...the regime. The ‘White Rose’ was a group at Munich University in 1942–3 —its nucleus consisted of the students Sophie and Hans Scholl , Willi Graf , Christoph Probst , Alexander Schmorell , and Professor Kurt Huber— which used pamphlets to arouse a university movement against the regime. They were denounced by the university beadle on 18 February 1943 , tried with their friends, and executed. The abortive attempt to assassinate Hitler by Colonel Claus Schenk von Stauffenberg on 20 July 1944 was the last effort to avert catastrophe. The regime...

Italy

Italy   Reference library

Giorgio Rochat, Lucio Ceva (Intelligence), and Tr. John Gooch

The Oxford Companion to World War II

Reference type:
Subject Reference
Current Version:
2003
Subject:
History, Military History, Social sciences, Warfare and Defence
Length:
19,646 words
Illustration(s):
2

...Parri (Party of Action). The second winter in the mountains was the worst. The Allied push came to a halt 15 km. (9.3 mi.) outside Bologna and, in a radio announcement which was also heard by the Germans, Alexander announced the suspension of operations for the winter, an error which the communists subsequently, but incorrectly, claimed had been a deliberate ploy by the British to rid themselves of politically inconvenient allies. Nevertheless, the Nazis and the fascists, who had already undertaken bloody reprisals against the civilian population ( see ...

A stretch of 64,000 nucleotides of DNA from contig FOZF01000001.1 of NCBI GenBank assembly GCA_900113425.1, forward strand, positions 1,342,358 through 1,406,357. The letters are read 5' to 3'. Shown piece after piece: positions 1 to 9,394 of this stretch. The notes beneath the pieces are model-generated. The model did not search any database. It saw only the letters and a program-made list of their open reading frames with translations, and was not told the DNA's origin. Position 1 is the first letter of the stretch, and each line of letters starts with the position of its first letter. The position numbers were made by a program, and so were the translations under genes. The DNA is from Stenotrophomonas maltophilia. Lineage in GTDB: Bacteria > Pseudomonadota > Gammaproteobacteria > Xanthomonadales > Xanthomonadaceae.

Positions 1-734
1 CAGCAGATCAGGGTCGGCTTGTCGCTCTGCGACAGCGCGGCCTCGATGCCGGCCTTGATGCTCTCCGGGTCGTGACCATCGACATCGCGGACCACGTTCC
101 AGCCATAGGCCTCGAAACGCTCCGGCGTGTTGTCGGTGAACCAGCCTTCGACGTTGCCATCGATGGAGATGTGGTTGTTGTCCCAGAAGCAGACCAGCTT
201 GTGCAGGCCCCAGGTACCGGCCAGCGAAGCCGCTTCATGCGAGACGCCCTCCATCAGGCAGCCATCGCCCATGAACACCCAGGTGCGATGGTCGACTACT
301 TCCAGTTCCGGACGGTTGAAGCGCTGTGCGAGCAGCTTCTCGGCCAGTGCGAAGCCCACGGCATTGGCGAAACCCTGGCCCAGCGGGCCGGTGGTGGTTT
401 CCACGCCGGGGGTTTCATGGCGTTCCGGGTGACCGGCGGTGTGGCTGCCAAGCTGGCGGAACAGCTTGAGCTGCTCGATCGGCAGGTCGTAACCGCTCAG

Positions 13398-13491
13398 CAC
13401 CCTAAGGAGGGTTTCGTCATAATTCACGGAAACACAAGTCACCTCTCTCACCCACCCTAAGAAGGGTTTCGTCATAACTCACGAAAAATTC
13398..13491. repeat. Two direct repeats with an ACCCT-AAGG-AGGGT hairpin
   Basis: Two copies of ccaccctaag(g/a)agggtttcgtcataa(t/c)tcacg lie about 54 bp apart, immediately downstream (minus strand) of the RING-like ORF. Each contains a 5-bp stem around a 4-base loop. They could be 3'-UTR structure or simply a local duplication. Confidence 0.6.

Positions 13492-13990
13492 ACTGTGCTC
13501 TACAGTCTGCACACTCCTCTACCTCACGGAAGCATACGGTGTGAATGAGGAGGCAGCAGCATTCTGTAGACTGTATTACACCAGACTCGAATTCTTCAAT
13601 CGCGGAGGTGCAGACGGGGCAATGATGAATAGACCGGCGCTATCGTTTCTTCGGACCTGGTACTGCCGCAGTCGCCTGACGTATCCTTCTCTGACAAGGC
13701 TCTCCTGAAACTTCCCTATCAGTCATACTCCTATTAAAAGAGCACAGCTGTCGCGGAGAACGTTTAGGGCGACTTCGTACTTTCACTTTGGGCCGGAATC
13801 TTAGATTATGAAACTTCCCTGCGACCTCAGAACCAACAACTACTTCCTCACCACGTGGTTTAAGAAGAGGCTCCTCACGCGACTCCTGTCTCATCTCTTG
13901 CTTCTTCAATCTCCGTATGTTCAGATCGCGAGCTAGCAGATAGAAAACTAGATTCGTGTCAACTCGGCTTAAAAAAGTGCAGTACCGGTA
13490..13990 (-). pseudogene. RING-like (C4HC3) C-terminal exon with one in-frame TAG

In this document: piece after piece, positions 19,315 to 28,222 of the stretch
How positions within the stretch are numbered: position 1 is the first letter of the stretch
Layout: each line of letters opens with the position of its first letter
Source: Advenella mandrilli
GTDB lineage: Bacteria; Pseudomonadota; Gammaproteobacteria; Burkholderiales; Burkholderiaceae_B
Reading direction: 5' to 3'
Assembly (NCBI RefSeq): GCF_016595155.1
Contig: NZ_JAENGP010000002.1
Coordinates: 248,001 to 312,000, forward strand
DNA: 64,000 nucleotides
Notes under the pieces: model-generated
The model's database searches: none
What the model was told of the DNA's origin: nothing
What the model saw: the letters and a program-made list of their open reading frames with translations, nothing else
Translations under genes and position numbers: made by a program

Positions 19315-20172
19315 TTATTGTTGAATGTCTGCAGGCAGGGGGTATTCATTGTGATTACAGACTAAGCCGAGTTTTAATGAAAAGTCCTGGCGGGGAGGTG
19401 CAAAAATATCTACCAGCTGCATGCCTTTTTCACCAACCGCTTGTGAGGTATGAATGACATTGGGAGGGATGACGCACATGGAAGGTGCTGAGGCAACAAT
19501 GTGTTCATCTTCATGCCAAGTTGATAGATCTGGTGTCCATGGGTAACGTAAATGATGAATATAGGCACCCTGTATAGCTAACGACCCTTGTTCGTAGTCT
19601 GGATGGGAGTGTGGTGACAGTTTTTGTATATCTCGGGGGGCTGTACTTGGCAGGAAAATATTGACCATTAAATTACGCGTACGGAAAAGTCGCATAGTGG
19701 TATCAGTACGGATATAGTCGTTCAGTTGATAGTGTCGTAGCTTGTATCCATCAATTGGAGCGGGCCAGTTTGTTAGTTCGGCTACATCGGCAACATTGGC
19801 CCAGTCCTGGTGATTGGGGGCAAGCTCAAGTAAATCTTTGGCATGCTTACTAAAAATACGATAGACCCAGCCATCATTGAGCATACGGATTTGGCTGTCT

Consumerism

Consumerism   Reference library

An Oxford Companion to the Romantic Age

Reference type:
Subject Reference
Current Version:
2009
Subject:
History, modern history (1700 to 1945), Literature
Length:
3,809 words
Publisher:
Oxford University Press

..., London, 1979; Alexander, D. , Retailing in England During the Industrial Revolution , London, 1970; Brewer, J. , & Porter, R. , eds., Consumption and the World of Goods , London, 1993; Campbell, C. , The Romantic Ethic and the Spirit of Modern Consumerism , Oxford, 1987; Earle, P. , The Making of the English Middle Class: Business, Society and Family Life in London, 1660–1730 , London, 1989; McKendrick, N. , Brewer, J. , & Plumb, J. H. , The Birth of a Consumer Society: The Commercialization of Eighteenth-Century England , London, 1982; Mui, H....